Bitter Politics Prolong Nursing Contract Decision

    “Reopener” negotiations between the University of California and the California Nurses Association concluded last week with both sides still divided on key areas of the two-year nursing contracts. The lack of resolution at the final session marked the end of the two-party talks and the entrance of an independent mediator.

    The back-and-forth debate that swept discussions has prompted one agreement — to declare an “impasse,” in which the Public Employment Relations Board will appoint a mediator to assist in decision making.

    CNA and the university completed this identical process last year to establish the 2005-07 nursing contracts. However, after 11 months, the two sides failed to agree on the four most difficult issues — salaries, healthcare, retiree health and meal breaks.

    CNA’s current proposal is aimed at confronting the recruitment and retention crisis at UC medical centers, where hundreds of nurses have left UC hospitals in search of higher salaries and better benefits, CNA’s director for UC negotiations Beth Kean said.

    The university denies that it has a staffing “crisis,” reporting low vacancy and turnover rates, and claims that the university is at or above the market average in terms of compensation and salaries, UC Office of the President spokesman Noel Van Nyhuis said.

    Despite a 13.5-percent salary increase in 2005, CNA insists that UC nurses are still underpaid compared to the local market.

    The discrepancy in the University of California’s statistics lies in the university’s method of including very low-paid areas like El Centro to reduce the market averages in order to make the university look more competitive, Kean said.

    “It’s like Mark Twain’s quote, ‘There are lies, damned lies and statistics,’” Kean said. “Numbers can be presented in any way to prove the point you’re trying to make. [The university is] using [its] numbers politically.”

    Even if averages were representative, such wages are insufficient considering the complexity of UC patient care, Kean said, mentioning that university medical centers house the sickest patients and the largest organ-transplant program in the state.

    When asked about the intricacies of UC nursing, Van Nyhuis said that this point has not been mentioned in the negotiations.

    “I don’t know what other hospitals do,” he said. “Have they brought that up at the bargaining table?”

    Other concerns focus on the data that the university has released concerning nurse’s salaries and benefit options. CNA reported that the university has hired an outside public relations firm to run the campaign “against the nurses” while also withholding data from the union.

    Van Nyhuis affirmed the hiring, but attributed it to another reason — the agency is meant to help inform nurses.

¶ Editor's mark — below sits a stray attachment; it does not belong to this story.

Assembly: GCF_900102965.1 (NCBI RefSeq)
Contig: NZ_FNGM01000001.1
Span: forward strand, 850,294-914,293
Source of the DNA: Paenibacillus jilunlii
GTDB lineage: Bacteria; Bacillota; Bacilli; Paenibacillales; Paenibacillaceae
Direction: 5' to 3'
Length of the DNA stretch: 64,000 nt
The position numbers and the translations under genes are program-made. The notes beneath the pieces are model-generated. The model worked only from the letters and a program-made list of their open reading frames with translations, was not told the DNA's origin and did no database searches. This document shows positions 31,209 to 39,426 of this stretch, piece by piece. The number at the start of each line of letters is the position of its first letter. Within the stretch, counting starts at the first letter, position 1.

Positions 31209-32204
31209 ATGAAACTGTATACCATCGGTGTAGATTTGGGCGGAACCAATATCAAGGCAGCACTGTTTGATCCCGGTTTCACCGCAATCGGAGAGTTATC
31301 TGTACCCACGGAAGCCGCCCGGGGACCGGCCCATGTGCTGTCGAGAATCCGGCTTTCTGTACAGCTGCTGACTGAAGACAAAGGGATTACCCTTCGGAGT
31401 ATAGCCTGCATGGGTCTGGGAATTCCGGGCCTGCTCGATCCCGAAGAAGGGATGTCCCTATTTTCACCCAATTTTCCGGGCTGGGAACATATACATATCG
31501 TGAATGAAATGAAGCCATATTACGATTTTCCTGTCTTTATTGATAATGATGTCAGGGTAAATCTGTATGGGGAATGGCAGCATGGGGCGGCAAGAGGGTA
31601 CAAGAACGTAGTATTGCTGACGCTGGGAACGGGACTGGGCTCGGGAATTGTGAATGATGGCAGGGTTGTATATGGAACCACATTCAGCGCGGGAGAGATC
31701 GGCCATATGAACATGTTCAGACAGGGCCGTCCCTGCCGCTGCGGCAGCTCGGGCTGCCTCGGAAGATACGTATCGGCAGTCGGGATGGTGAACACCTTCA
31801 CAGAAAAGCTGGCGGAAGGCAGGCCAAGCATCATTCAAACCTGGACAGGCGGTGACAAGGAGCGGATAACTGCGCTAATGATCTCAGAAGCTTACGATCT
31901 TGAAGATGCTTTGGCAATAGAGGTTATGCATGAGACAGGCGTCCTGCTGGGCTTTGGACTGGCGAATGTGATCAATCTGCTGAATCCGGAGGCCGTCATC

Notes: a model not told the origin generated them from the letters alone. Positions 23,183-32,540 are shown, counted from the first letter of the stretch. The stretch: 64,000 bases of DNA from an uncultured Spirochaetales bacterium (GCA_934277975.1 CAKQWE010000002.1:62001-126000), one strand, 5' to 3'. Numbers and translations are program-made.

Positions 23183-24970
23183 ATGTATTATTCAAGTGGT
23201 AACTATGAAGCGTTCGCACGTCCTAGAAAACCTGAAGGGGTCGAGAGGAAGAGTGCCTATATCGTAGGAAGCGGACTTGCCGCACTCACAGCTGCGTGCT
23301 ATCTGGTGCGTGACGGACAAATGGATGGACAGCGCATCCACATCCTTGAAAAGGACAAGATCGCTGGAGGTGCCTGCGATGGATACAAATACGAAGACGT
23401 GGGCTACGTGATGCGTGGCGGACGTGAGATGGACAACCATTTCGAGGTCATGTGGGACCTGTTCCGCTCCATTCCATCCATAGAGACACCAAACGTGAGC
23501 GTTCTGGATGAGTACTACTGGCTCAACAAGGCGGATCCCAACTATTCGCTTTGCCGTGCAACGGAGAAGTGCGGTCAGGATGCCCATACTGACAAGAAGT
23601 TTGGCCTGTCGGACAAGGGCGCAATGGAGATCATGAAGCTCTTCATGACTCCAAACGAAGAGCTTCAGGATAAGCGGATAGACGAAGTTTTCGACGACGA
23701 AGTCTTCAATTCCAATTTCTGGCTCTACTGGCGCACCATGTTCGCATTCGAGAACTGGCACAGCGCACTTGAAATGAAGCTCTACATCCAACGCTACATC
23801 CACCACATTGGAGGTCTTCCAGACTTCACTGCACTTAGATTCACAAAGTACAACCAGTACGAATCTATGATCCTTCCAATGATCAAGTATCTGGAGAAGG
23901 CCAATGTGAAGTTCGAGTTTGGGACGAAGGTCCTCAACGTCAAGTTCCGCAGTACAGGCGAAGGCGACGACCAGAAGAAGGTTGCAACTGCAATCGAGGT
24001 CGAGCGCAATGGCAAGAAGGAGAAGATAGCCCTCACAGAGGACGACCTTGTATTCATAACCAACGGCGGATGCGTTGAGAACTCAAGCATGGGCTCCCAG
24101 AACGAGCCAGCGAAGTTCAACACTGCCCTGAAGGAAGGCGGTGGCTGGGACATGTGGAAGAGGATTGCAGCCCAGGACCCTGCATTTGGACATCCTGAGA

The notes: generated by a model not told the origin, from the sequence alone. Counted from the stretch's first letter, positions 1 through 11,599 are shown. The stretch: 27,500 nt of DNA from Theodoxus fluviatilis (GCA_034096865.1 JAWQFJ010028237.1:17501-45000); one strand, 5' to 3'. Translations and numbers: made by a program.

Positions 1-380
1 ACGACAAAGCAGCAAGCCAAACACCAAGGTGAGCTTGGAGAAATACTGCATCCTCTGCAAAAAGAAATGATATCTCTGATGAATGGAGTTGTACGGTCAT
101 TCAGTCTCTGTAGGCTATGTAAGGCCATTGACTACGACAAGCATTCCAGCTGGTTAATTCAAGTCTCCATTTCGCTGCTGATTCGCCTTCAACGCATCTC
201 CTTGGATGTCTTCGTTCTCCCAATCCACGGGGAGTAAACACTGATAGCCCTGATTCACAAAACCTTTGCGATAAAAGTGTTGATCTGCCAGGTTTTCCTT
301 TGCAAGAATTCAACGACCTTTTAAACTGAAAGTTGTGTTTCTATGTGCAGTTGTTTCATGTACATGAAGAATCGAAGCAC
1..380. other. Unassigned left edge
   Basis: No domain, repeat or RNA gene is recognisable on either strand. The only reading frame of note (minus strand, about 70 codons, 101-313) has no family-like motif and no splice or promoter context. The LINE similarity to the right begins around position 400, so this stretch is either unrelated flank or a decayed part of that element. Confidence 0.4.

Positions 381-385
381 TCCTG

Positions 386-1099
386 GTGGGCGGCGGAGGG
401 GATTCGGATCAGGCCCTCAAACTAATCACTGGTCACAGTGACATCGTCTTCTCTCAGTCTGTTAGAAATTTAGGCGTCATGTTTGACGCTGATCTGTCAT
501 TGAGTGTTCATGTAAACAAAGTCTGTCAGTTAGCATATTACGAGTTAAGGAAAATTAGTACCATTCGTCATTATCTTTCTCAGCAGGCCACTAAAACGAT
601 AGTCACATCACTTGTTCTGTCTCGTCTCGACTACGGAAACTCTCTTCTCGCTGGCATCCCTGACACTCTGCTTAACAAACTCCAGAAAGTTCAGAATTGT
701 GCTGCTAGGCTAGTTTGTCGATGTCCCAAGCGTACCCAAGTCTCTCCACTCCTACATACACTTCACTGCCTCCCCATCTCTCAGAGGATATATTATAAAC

“Given the fact that CNA historically puts out misinformation, we thought it was a way to get facts out quickly,” he said.

    As for the source of the University of California’s data, Van Nyhuis said that it is collected by a “third party,” which is paid to do business for the university.

    “[The third-party consultant has] propriety on how they conduct business and who they do business with,” Van Nyhuis said. “The specifics [of where the data comes from] are not provided.”

    Regardless of its origin, the university is bringing information to negotiation sessions, whereas CNA has not, according to Van Nyhuis.

    “We don’t even have anything to rebuke from [CNA] because they have presented no data,” he said. “We can only control our side of the equation. We come to the bargain in good faith and hope that it’s reciprocated by the unions.”

    Data has not been the only factor hampering progress; both sides have reported other political motives impeding the bargaining process.

    “CNA has held a long and public battle with the governor,” Van Nyhuis stated in an e-mail. “The union has attempted to try to bring [its] political agenda into negotiations, however, it has nothing to do with negotiating a contract for UC nurses and only serves to stifle progress at the bargaining table.”

    While CNA admits to battling Gov. Arnold Schwarzenegger about his attacks on staffing ratios and pension, union officials are fighting on behalf of all UC nurses, Kean said.

    “UC is a huge political player in the state,” Kean said. “What we’re doing at the bargaining table reflects what 9,000 nurses want.”

    Kean also said the union has less faith in the university’s motivations in light of the recent executive-pay scandals.

    “The main thing happening is that [the university] is used to being 100 percent in charge,” Kean said. “Unionized work means collaboration … and [UC] is not good at that. [The UC pay scandal] has been very disheartening. It’s clear that [the university] has the money [to compensate nurses]; their priorities are just out of line. It’s a hard time to bargain.”

    While “reopener” negotiations have concluded, changes will not take effect until after mediation. If it is unsuccessful, fact-finding will occur in July and August, in which a neutral party will outline a fair settlement in attempt to unite both sides in agreement.

    Readers can contact Serena Renner at [email protected].

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